After a 4-month standoff, President Donald Trump promised Senator Cory Gardner that he would support congressional efforts to protect all 29 states that have legalized marijuana in the U.S. Back in January, Colorado Republican Senator Gardner announced he would block all the Department of Justice nominees due to Gen. Sessions’ announcement, creating a standoff between the senator and Trump’s Administration.
As you may already know, early this year Attorney General Jeff Sessions announced a crackdown on legalized cannabis. In his statement, Sessions said he would enforce the drug-related laws and revoked the “Cole Memo” created by the former government of Barack Obama to ease federal regulation of marijuana to all states. Sessions rescinded the laws three days after a new legalization law in California came into effect. The General’s announcement, fortunately, hasn’t stopped Washington, New York, Virginia and other U.S. medical marijuana programs from expanding.
On April 13, Senator Gardner made a statement saying he received a phone call in which Trump said the marijuana industry in Colorado would not be targeted. “Since the campaign, President Trump has consistently supported states’ rights to decide for themselves how to best approach marijuana,” said Sen. Gardner in a statement last month.
Pleased with President Trump’s promise, he added, “Furthermore, President Trump has assured me that he will support a federalism-based legislative solution to fix this states’ rights issue once and for all. Because of these commitments, I have informed the Administration that I will be lifting my remaining holds on Department of Justice nominees.”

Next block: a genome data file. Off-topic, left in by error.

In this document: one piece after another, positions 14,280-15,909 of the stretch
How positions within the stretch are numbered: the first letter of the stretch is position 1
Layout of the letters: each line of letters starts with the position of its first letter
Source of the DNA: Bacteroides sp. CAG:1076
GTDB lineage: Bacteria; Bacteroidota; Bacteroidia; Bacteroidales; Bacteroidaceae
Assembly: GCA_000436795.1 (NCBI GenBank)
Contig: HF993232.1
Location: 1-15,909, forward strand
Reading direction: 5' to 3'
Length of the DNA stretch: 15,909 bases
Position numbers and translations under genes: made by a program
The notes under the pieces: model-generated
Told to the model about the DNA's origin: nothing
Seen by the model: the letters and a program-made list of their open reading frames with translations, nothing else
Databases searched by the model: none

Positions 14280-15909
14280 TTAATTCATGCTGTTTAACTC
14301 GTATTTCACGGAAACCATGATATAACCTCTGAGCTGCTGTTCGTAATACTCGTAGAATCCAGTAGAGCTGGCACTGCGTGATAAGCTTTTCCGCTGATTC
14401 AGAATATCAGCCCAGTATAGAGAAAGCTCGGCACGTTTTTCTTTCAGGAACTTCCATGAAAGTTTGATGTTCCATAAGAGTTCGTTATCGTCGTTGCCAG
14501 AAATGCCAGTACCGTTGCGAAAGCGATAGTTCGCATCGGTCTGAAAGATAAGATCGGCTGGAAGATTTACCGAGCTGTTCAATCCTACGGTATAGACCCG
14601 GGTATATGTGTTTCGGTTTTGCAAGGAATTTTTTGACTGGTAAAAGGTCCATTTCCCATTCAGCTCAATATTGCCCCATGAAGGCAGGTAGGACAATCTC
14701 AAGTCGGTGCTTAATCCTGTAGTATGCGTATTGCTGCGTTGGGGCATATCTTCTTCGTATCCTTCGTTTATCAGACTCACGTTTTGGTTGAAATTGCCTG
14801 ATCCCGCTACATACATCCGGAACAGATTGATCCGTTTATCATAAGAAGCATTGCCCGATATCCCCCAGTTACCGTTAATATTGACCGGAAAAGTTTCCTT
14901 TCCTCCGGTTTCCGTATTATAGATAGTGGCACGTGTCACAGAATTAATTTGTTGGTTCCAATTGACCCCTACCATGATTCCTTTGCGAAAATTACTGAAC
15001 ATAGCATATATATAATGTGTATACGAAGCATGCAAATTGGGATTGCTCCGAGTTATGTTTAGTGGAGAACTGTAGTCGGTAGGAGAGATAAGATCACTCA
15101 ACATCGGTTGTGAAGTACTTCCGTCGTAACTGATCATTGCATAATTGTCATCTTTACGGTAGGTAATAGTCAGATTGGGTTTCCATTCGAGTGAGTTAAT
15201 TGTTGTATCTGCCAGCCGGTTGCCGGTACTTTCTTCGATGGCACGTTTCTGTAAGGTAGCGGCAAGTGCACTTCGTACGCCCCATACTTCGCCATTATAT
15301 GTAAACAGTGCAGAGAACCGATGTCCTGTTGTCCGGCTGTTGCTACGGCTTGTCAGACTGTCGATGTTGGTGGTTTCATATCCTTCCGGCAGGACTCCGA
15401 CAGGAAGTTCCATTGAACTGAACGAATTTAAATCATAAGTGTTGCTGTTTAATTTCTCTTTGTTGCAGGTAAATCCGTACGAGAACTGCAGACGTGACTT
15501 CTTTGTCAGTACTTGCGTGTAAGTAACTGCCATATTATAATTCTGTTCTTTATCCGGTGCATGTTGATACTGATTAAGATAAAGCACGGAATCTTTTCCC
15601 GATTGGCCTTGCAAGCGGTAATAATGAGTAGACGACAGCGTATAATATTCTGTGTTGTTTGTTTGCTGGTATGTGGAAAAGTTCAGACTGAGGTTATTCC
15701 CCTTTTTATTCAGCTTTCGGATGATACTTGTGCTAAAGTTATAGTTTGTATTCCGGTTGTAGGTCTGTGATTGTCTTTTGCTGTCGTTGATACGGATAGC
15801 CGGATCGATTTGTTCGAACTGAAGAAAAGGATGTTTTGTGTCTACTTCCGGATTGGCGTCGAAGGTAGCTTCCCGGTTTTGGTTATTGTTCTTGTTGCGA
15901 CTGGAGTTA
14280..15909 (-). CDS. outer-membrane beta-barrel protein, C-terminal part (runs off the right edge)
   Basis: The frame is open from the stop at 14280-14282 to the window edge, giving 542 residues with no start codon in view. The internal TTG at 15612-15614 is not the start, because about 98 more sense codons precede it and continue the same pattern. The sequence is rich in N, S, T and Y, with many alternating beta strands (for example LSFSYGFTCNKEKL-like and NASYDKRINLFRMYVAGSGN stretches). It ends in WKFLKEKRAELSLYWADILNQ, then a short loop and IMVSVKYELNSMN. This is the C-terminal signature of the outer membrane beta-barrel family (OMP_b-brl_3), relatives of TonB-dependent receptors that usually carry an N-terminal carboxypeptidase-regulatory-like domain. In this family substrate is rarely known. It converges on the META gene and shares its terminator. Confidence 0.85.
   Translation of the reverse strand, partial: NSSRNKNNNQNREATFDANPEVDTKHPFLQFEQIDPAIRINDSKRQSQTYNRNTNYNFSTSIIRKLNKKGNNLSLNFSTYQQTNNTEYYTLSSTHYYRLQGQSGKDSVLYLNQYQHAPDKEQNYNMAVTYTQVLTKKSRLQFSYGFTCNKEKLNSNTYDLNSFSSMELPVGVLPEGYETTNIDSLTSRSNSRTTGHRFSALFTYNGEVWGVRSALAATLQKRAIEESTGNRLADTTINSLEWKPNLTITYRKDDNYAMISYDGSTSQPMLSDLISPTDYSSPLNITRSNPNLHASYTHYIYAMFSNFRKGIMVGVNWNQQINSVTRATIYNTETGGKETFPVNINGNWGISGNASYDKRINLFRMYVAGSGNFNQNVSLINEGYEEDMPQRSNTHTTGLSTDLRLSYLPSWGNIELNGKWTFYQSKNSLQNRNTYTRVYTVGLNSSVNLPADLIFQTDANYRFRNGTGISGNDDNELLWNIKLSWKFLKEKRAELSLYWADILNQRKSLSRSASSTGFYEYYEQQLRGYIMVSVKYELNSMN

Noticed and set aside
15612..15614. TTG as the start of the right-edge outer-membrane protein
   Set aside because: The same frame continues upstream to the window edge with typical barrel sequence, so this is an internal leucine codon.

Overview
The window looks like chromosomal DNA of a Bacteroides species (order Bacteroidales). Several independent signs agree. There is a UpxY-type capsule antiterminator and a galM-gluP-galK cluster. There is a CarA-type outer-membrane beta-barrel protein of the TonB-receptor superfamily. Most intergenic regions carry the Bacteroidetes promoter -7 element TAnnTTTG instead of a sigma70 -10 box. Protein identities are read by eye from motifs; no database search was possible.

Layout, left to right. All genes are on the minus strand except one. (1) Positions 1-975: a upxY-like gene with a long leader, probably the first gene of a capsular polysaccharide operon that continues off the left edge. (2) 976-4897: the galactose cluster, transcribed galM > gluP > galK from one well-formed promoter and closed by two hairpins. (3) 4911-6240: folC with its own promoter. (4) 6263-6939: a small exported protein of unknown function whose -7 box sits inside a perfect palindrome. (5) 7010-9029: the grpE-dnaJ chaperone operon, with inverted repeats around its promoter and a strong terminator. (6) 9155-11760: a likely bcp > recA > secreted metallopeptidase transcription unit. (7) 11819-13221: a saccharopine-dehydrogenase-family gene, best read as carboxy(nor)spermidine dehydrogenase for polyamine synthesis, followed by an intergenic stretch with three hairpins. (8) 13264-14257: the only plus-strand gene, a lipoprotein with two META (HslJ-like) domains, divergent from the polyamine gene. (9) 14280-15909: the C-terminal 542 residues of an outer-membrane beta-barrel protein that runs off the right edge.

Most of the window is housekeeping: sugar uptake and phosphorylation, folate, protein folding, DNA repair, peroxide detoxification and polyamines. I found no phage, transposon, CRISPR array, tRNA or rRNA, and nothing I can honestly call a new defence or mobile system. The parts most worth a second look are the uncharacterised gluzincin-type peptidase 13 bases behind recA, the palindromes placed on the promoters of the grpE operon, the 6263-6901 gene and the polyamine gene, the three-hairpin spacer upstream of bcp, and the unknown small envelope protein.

Not only was Senator Gardner unsatisfied with General Sessions revoking the Cole Memo, but also many friendly marijuana states in the U.S. The most infuriating thing to Gardner was that General Sessions had promised to leave the states that have already legalized marijuana alone.
Right after Gen. Sessions reneged to leave marijuana states alone, Senator Gardner held up about 20 DOJ nominations, according to The Washington Post. Gardner had promised to block all the DOJ nominations, a significant number if you consider that the White House and Republicans have accused of a long time the Democrats of slowing down consideration of Trump’s choices to the U.S.
Differing from Sessions, who said that prosecutors should use their discretion in weighing if the charges were warranted or not, Trump said during his presidential campaign to KUSA-TV in Colorado that the marijuana issues are “up to the states.”
Marc Short from the White House legislative affairs said in an interview, the same Friday Gardner made his statement, that Trump “does respect Colorado’s right to decide for themselves how to best approach this issue.” Short also stated that “Clearly, we’ve expressed our frustration with the delay with a lot of our nominees and feel that too often, senators hijack a nominee for a policy solution, so we’re reluctant to reward that sort of behavior. But at the same time, we’re anxious to get our team at the Department of Justice,” he concluded.
Gardner is currently working on a legislative fix with other senators and recently stated, “My colleagues and I are continuing to work diligently on a bipartisan legislative solution that can pass Congress and head to the President’s desk to deliver on his campaign position.”